The plaintiffs have no title for the portion sought to be reconveyed. They anchor their cause of action merely on the deed of sale and the survey plan.

‘Mere claim cannot defeat a registered title. — It is obvious that a mere claim cannot defeat a registered title. Furthermore, the `claim’ is only noted on the survey plan, and such notation cannot prevail over the actual decree of registration as reproduced in the certificate. All claims of third persons to the property must be asserted in the registration proceedings. If any claim to a portion thereof is upheld, that portion is segregated from the property applied for, and is not included in the decree of registration and certificate of title subsequently issued to the applicant. If it is included, the claim is deemed adversely resolved with finality, subject only to a petition for review of the decree within one year from its issuance on the ground of fraud, under Section 38 of the Land Registration Act. (Fernandez v. Aborantigue, 36 SCRA 476).’" 3 (Emphasis in the original)

The respondent court found petitioners’ appeal to be devoid of merit. 4 Their motion for reconsideration, likewise, met the same fate, with the respondent Court ruling as follows:jgc:chanrobles.com.ph

"In the present case, the title sought to be annulled, Original Certificate of Title No. 948, was issued by the Register of Deeds of Pampanga on September 17, 1972. Appellants, however, filed their action for reconveyance only on April 16, 1985, clearly beyond the ten (10) year prescriptive period." 5

Petitioners now plead their case before Us complaining that the respondent Court of Appeals erred in:jgc:chanrobles.com.ph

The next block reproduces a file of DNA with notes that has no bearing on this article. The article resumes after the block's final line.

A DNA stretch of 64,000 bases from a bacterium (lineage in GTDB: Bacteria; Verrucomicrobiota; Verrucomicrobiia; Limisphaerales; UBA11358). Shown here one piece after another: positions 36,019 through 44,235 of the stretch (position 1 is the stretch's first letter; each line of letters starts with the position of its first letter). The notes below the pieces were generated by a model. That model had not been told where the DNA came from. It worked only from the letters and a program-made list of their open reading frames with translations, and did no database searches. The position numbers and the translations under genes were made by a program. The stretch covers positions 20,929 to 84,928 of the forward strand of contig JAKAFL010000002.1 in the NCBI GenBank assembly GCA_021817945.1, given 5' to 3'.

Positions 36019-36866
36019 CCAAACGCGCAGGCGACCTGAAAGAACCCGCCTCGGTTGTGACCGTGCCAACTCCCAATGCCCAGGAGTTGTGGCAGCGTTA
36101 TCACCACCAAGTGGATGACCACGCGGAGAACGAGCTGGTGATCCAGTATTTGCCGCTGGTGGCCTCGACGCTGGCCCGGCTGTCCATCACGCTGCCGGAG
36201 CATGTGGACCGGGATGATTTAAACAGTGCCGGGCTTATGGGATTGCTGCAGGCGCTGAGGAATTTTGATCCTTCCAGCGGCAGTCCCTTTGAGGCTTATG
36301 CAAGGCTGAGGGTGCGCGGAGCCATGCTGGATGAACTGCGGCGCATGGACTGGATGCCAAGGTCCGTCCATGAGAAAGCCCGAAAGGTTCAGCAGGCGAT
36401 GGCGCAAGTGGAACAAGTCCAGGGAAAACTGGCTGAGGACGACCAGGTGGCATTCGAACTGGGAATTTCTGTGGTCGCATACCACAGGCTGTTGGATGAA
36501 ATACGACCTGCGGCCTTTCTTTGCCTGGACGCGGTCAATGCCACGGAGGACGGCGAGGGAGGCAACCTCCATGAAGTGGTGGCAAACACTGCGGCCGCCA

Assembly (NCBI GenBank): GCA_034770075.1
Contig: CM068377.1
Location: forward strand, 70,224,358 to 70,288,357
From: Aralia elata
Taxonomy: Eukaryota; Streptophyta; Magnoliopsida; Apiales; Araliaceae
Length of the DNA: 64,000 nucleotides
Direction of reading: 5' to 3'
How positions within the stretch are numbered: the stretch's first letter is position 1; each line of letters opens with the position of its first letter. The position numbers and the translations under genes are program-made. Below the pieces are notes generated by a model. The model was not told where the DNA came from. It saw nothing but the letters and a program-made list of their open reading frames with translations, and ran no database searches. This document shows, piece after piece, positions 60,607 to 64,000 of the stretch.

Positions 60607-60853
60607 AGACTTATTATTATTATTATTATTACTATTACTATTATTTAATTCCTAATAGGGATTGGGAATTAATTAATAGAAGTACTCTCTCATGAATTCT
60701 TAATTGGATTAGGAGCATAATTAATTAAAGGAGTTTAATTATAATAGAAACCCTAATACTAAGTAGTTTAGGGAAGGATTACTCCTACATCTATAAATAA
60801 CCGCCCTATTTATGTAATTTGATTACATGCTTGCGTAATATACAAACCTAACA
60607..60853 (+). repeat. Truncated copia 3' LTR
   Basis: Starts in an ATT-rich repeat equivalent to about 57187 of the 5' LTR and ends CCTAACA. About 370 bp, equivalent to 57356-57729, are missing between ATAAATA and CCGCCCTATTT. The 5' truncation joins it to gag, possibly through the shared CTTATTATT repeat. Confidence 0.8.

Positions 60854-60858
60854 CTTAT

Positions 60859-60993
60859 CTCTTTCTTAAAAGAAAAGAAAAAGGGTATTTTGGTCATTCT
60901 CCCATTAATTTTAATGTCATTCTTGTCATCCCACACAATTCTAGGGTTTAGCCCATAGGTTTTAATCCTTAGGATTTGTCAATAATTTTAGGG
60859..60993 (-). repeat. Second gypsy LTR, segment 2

"1. . . . IGNORING VITAL FACTS AND CIRCUMSTANCES WHICH SHOW THAT PRIVATE RESPONDENTS AND THEIR PREDECESSOR-IN-INTEREST, MOISES CAO, HAVE NEVER BEEN IN POSSESSION OF LOT 4160 AND THAT THE INCLUSION OF SAID LOT IN THE CERTIFICATE OF TITLE ISSUED TO MOISES CAO WAS DUE TO FRAUD OR MISTAKE.

2. . . . DISREGARDING THE SETTLED JURISPRUDENCE THAT AN ACTION TO QUIET TITLE TO PROPERTY IN ONE’S POSSESSION IS IMPRESCRIPTIBLE.

3. . . . HOLDING THAT THE CARAGAY-LAYNO DOCTRINE HAS BEEN ABANDONED." 6

From the narration of facts by petitioners, essentially, what petitioners did was to:chanrob1es virtual 1aw library

1. buy a parcel of land from the Magat spouses on December 30, 1949;

2. have the land surveyed due to the construction of a road and irrigation canal;

3. declare the property for taxation purposes and pay the taxes;

4. put a tenant in the agricultural area; and

5. build four (4) houses for himself and relatives.

What private respondents did, essentially, was to:chanrob1es virtual 1aw library

1. cause the survey of the land in Moises Cao’s name; and

2. apply for a free patent over the said land.

Since what is at stake here was public agricultural land, the procedure to obtain such land must be followed. Said procedure is spelled out in Section 11, CA 141, as amended, which reads as follows:jgc:chanrobles.com.ph

"Sec. 11. Public lands suitable for agricultural purposes can be disposed of only as follows, and not otherwise:chanrobles.com:cralaw:red

1. For homestead settlement.

2. By sale.

3. By lease.

4. By confirmation of imperfect or incomplete titles:chanrob1es virtual 1aw library

a) By judicial legislation.

b) By administrative legislation (free patent)."cralaw virtua1aw library